Donald Trump pulled the plug on the proposed Trans Pacific Partnership (TPP) free trade deal last week – with apparently the rather elderly North America Free Trade Agreement (NAFTA) and the Transatlantic Trade & Investment Partnership (TTIP) and the Trade In Services Agreement (TiSA) possibly next on his list for dispatch.
While progressives will support these outcomes we must not be lured in somehow believing that there is some mileage in a âmy enemyâs enemy must be my friendâ strategy.
Although he has vociferously opposed the trade deals, says he will re-negotiate NAFTA and has made promises he will find it hard to keep – to create US blue collar and middle class manufacturing jobs, Trump will, in the long run, prove to be the most anti-union and anti-worker US President in living memory.
His appointment of CKE Restaurants Inc. CEO Andrew Puzder – who has outsourced jobs and opposed minimum wage increases – as Labor Secretary provides confirmation.
Although the TPP and other trade deals look like they may âwither on the vineâ and Theresa May is busy cobbling together potential trade deals with the USA and Turkey, (no doubt with few worker protections) unions must continue to oppose the deal with Canada, the Comprehensive Economic & Trade Agreement (CETA).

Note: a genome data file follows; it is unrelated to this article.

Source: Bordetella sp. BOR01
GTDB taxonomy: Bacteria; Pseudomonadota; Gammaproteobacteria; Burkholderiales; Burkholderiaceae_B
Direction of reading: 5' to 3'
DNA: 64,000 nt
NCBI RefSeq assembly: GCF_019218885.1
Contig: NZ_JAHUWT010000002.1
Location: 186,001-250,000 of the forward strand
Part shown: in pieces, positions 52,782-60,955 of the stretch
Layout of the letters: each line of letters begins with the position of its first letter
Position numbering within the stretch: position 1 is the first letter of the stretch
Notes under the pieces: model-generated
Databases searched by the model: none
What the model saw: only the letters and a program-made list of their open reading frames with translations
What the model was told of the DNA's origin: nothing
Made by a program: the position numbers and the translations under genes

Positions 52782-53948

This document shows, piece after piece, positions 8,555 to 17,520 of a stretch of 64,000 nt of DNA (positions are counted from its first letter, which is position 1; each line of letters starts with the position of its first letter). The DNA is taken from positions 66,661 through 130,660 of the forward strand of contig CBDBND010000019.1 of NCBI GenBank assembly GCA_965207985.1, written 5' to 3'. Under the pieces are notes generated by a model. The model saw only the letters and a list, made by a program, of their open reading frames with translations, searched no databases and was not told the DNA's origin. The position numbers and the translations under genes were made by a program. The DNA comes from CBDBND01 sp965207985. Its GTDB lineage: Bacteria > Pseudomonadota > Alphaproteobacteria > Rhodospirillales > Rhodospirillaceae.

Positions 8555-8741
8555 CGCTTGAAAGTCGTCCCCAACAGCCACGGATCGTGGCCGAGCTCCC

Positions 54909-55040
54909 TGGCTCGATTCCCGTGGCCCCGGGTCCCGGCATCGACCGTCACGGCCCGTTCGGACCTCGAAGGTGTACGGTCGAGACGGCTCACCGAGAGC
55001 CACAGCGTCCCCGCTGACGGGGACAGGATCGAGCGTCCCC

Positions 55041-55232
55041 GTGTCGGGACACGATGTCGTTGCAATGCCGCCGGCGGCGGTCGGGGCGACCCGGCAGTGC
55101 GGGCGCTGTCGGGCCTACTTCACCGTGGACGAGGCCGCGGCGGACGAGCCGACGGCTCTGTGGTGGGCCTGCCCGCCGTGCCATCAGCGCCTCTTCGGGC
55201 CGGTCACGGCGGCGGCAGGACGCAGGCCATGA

CETA will allow US corporations a backdoor into the ISDS, now rebranded as ICS, âquasi-courtsâ via their Canadian subsidiaries. If CETA is passed it will lock the UK into its terms for years to come regardless of Brexit.
It is all the more disappointing then that the Labour member on the EU International Trade Committee, David Martin MEP, recently voted with UKIP and the Tories to support CETA (calling it ‘a good deal for Europe’) with the key vote due perhaps on 15th February.
TPP, TTIP, NAFTA, TiSA and CETA were proposed, negotiated and introduced for the benefit of the 1% and multi-national corporations.
The Campaign For Trade Union Freedom is clear we continue to oppose these deregulatory new generation of free trade treaties – and we oppose Trumpism in equal measure.